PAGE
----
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Google Science Fair finalist investigates squid propulsion for underwater vehicles

By Shane Graber - Posted Jul 01, 2013 08:00 AM
Every year Google hosts an online science fair competition open to students ages 13-18 from around the globe. One of this year's finalists investigates using squid propulsion to power an underwater vehicle.
Google Science Fair finalist investigates squid propulsion for underwater vehicles

Squid-Jet: Bio-Inspired Propulsion System for Underwater Vehicles

Alex Spiride, age 13 is one of 15 Google Science Fair finalists. He entered his squid-inspired propulsion system in the 13-14 year old category for this year's science fair under the title "Squid-Jet: Bio-Inspired Propulsion System for Underwater Vehicles."

Squid propulsion concept.

Spiride states that "Squid and some other sea creatures use a very efficient mode of locomotion, know as jet propulsion. Squid will draw water into a bladder through a hole called the mantle, and then they force it out, by contracting the bladder, to shoot forwards in speeds of up to 40 km/hour.

Implementing this technique in underwater vehicles can vastly improve the efficiency with which they locomote. My proposal is Squid-Jet, a bio-inspired underwater vehicle that uses jet propulsion to its advantage. Squid-Jet easily outperforms current man-made propulsion systems and can reach speeds in excess of 30 cm/second."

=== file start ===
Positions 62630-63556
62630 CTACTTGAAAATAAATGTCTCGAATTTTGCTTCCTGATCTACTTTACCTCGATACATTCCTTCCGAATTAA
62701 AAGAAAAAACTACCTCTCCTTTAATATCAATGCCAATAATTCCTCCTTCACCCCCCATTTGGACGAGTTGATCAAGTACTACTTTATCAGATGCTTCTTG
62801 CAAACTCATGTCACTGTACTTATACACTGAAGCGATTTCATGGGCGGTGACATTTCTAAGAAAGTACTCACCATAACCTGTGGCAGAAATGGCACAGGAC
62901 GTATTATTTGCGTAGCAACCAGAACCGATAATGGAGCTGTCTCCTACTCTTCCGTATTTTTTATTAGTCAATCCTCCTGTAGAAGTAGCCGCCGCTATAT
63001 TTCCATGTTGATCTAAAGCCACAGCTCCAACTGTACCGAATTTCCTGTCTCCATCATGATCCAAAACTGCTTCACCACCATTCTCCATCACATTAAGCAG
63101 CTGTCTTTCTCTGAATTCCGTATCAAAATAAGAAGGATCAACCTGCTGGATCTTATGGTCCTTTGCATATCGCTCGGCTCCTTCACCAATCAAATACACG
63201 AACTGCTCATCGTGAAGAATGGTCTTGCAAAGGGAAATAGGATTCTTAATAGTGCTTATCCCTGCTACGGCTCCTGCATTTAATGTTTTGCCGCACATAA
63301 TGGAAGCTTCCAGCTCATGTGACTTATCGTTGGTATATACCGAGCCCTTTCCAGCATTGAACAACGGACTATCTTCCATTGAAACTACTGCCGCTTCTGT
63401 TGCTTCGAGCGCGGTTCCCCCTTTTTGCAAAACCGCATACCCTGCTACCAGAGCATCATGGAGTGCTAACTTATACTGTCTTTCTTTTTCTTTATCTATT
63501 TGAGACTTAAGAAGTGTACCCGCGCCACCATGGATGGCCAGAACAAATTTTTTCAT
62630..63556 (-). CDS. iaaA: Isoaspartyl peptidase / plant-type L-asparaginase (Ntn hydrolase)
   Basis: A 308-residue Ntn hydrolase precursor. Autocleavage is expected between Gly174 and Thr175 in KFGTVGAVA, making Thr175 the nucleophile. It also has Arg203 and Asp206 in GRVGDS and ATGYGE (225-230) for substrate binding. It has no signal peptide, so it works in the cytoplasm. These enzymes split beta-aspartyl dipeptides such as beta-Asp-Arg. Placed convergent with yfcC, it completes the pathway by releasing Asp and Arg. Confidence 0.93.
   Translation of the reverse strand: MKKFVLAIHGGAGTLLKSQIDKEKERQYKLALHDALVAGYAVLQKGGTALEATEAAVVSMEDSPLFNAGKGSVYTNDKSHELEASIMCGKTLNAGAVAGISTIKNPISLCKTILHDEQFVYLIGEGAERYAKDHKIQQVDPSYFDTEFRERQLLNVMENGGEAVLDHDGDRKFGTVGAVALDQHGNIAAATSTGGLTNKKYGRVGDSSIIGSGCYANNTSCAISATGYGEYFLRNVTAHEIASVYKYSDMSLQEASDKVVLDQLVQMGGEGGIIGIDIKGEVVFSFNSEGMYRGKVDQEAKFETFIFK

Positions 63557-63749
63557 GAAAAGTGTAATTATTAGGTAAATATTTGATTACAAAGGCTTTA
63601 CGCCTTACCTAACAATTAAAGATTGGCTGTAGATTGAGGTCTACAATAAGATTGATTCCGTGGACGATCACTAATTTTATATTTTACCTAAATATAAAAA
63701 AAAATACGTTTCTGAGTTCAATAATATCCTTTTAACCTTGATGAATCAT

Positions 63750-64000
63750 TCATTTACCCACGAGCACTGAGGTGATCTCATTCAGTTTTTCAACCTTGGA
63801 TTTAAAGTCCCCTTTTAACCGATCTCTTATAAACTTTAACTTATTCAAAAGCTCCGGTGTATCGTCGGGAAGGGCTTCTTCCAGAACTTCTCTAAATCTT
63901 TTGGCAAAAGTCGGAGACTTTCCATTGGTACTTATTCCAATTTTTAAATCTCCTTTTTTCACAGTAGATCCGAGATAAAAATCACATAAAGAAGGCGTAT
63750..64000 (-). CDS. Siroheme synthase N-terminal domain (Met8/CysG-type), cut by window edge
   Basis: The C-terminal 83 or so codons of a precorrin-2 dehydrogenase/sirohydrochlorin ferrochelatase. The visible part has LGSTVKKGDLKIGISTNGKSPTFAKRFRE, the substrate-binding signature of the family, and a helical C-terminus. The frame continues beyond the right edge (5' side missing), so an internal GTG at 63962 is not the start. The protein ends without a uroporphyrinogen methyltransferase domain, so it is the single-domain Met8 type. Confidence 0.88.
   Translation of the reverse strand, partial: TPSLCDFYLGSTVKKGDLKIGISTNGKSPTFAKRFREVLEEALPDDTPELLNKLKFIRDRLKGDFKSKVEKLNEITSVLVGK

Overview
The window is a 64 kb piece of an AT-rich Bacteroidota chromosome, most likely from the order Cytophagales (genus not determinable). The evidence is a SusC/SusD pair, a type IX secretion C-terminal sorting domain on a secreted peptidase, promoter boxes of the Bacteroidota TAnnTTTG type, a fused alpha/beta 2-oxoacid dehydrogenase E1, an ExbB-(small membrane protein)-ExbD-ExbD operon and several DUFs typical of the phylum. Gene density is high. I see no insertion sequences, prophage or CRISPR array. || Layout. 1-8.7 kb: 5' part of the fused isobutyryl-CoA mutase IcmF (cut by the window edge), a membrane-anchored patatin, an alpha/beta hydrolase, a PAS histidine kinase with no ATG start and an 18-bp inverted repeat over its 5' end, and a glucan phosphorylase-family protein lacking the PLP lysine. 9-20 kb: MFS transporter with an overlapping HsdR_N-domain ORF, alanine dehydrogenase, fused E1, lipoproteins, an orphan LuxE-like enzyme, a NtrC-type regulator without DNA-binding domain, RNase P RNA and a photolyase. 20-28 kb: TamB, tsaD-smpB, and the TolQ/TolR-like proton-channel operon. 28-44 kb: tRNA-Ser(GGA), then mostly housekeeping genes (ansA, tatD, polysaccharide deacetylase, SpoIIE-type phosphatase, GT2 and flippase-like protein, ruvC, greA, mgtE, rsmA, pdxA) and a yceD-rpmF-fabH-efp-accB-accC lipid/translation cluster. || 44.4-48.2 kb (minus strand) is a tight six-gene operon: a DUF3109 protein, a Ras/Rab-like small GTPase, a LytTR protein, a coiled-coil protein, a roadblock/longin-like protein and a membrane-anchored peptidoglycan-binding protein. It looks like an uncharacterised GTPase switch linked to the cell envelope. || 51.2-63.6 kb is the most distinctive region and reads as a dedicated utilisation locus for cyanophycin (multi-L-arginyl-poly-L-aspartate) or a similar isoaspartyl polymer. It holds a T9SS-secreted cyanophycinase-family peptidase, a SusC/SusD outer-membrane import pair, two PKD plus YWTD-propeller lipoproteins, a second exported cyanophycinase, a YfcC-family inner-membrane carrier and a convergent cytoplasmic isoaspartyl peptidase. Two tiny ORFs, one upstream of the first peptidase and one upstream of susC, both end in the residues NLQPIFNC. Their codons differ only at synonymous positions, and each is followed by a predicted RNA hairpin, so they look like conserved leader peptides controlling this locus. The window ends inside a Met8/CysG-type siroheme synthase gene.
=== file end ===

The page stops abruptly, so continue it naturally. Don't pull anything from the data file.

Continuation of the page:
His project uses a pressurized PVC enclosure and uses an internal bladder to create a hydrojet, which moves his vehicle forward. When the PVC enclosure is pressurized with air, it forces water contained in the bladder out the back through a nozzle, propelling the enclosure forward. Water is then sucked back into the bladder when the pressure is reduced. Cycling this pressure / release back and forth propels his PVC enclosure forward (see video below).

Spiride's project is quite impressive and he lists a number of different applications for the Squid-Jet ranging from underwater exploration, oil spill cleanup, marine biology studies, defense systems, natural gas, oil, or water pipelines.

(via Hackaday)

Author: Shane Graber
Location: Indiana

Shane has kept saltwater tanks for the last 12 years, is a research scientist, lives in northern Indiana, and is a proud Advanced Aquarist staffer.


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